Kokua Line
June Watanabe

Law prohibits drinking
alcohol in Shell lot
before concerts

Question: We were at the Jimmy Buffett concert Tuesday night at the Waikiki Shell. There were an extreme number of people who were drunk. They were throwing up behind us while people in front of us were urinating on the ground. Everybody was pretty much drunk, which made for a very unpleasant evening. No wonder they were drunk. Before the concert started, beginning at about 1 p.m., people were drinking in the parking lot outside the Shell. Why does the city allow people to drink outside for hours before the concert starts? What is the law about people drinking in a city parking lot?

Answer: Drinking in the parking lot of the Waikiki Shell is not allowed, although it appears no one was warned it wasn't supposed to be Margaritaville there that night.

Chapter 40-1.2(a) of the Revised Ordinances of Honolulu says "No person shall possess, other than in a container in the manufacturer's sealed condition, intoxicating liquor on any street or sidewalk, or in any public park, public playground, public school ground, public off-street parking area or any building located thereon" unless the liquor is bought from a vendor who has a permit or license from the city to be on the public premise (such as inside the Shell).

However, while police did respond to one "assault complaint at the concert itself," they did not receive any complaints about drinking in the parking lot prior to the concert, according to Maj. Thomas Nitta, of the Honolulu Police Department's Waikiki District.

Typically, HPD will monitor an event depending on any problems it anticipates and "how much heads up we have," he said.

But "actually we think it's the purview of the Shell or Enterprise Services because it is their event," Nitta said of the parking area.

Sidney Quintal, director of the city Department of Enterprise Services, which oversees the Waikiki Shell, apologized for any unpleasantness you had to endure.

He said his office also did not receive any complaints about excessive drinking problems inside or outside the Shell, although he acknowledged people were seen drinking in the lot.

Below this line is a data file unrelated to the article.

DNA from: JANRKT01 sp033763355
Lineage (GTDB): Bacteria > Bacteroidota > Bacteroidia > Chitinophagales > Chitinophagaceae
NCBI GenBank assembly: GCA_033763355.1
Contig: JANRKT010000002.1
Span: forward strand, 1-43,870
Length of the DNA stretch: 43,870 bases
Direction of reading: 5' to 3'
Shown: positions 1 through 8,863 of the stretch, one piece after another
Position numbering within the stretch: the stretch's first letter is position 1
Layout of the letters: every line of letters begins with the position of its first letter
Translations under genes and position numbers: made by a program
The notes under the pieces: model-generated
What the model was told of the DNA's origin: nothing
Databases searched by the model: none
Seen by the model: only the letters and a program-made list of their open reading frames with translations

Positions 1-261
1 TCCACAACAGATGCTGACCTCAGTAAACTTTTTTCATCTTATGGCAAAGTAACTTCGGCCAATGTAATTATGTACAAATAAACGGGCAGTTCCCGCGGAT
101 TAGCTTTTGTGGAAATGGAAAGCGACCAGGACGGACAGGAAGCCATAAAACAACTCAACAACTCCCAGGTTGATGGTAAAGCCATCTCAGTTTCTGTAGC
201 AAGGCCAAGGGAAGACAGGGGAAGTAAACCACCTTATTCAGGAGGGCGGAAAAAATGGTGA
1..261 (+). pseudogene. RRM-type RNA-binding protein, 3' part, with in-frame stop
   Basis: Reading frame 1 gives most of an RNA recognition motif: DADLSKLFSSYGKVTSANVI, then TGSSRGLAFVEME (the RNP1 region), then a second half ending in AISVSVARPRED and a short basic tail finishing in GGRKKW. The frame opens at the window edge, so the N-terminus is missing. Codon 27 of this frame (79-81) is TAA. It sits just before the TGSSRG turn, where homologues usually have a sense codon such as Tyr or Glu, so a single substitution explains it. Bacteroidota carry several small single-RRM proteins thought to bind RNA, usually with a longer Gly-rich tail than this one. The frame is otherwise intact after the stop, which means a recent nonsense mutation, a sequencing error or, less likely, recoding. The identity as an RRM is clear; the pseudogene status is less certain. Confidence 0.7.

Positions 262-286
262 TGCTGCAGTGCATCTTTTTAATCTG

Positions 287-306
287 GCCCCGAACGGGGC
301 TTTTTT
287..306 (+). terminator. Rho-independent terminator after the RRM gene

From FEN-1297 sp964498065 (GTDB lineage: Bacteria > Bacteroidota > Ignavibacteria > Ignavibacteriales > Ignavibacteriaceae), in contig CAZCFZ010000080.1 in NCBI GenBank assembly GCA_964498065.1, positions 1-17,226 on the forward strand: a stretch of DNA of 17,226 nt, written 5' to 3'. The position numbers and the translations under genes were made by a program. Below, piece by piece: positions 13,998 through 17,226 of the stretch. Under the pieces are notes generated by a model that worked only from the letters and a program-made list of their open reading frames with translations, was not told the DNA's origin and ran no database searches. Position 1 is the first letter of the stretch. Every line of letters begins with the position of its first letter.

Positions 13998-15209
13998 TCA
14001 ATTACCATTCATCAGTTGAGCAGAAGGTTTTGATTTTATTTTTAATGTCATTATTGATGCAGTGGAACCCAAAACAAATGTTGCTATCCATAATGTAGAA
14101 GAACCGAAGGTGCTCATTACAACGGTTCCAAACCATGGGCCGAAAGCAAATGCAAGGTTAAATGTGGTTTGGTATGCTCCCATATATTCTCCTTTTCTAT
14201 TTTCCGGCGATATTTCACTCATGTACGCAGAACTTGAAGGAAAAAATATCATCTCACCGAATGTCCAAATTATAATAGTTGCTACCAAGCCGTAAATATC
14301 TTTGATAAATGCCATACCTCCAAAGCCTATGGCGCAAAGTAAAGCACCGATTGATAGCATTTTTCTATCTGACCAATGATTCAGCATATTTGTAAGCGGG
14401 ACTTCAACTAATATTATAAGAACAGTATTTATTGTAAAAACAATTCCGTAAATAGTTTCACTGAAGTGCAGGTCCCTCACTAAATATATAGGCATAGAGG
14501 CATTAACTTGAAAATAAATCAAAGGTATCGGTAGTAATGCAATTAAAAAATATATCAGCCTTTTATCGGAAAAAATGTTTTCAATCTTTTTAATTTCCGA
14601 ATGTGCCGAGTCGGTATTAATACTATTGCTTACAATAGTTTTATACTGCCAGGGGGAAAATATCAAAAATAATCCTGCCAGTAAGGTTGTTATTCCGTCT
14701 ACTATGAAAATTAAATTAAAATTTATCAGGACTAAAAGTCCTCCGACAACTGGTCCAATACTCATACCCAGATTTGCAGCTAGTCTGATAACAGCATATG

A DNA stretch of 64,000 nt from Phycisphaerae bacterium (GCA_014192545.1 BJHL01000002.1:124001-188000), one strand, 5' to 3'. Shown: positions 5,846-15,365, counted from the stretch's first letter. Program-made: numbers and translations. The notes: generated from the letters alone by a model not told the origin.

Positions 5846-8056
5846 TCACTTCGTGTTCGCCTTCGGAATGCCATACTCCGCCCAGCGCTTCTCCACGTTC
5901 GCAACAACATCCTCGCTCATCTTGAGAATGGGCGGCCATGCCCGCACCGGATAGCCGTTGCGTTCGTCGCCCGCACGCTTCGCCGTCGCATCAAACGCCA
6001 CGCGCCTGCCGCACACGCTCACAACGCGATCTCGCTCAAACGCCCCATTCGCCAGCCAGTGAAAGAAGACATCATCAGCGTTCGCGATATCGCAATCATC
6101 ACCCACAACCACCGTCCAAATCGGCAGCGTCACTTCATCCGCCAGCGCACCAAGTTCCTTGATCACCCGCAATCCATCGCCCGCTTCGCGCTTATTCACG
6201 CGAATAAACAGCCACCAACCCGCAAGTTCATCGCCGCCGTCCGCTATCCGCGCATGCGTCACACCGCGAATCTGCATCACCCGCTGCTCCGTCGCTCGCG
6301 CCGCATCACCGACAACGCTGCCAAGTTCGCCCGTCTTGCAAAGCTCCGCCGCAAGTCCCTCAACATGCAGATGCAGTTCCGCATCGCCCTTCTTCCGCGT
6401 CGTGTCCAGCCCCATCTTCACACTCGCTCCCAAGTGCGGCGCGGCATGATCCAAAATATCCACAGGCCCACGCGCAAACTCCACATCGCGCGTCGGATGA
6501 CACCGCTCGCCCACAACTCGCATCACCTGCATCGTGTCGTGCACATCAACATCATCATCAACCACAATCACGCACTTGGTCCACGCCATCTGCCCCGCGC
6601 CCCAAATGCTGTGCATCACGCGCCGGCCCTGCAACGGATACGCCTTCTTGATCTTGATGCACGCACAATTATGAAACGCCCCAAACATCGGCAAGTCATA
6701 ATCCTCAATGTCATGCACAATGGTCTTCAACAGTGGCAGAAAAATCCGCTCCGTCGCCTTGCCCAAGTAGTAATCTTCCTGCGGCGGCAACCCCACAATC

However, he said his department's jurisdiction does not extend to the parking lot, other than seeking to reserve parking for dignitaries and the like.

Still, "from time to time," he said, Shell security will monitor what's happening in the adjacent lot. "At that point, if we notice anything odd, we will notify HPD."

Possibly because it was so crowded the night of the Buffett concert, Quintal said, "Our guys didn't see anything" of concern.

However, Tuesday's experience has shown that, for similar concerts in the future, "it behooves us to ... just do a better job of monitoring" parking lot activities as well as "notify HPD of significant events," he said.

Meanwhile, Quintal explained that the first concern is to make sure a promoter has adequate security for any concert.

"There was a lot of security inside the Shell" during the Buffett concert, he said, including the presence of state sheriff's deputies.

Quintal, who attended the concert, said he observed a few minor "disagreements," but did not see or hear of anything "major."

As usual, guards did checks of coolers and bottles of people entering the Shell, and "no one that I know of created a scene at the gate that would have prevented them from entering" that night, he said.

Once people get inside, the job of "our hired security and the promoter's hired security is to maintain civility," he said.

Unruly persons would be asked to leave and would be escorted out, he said. "If we had a problem we would call 911."

Q: What's the scoop on service fees for returned checks? I read Section 490:3-506.5 of the Hawaii Revised Statutes, pertaining to charges for dishonored checks, that says the payee or holder of "any check, draft, or order for the payment of money" that has bounced because of a lack of funds "shall be allowed to assess the maker a reasonable service charge of not more than $20." But banks charge more than that, and sometimes each day that your account is overdrawn. What is the maximum a bank can charge you for an overdrawn check?

A: There is no maximum amount set by law that banks can assess.

Financial institutions are not bound by the part of Hawaii law that you cite, said Nick Griffin, the state commissioner of financial institutions.

That part of the Uniform Commercial Code deals with what collection agencies or retail merchants can charge you, which is a "reasonable" maximum fee of $20.

"There's nothing in the Hawaii Revised Statutes that limits the amount that the banks can charge," Griffin said.

When you decided to do business with a bank, you basically agreed to their various terms and policies, including for service fees. Financial institutions are required to send out periodic disclosures about their policies and fees.

If you feel your bank is charging too much, you are free to shop around to find one that might suit you better.


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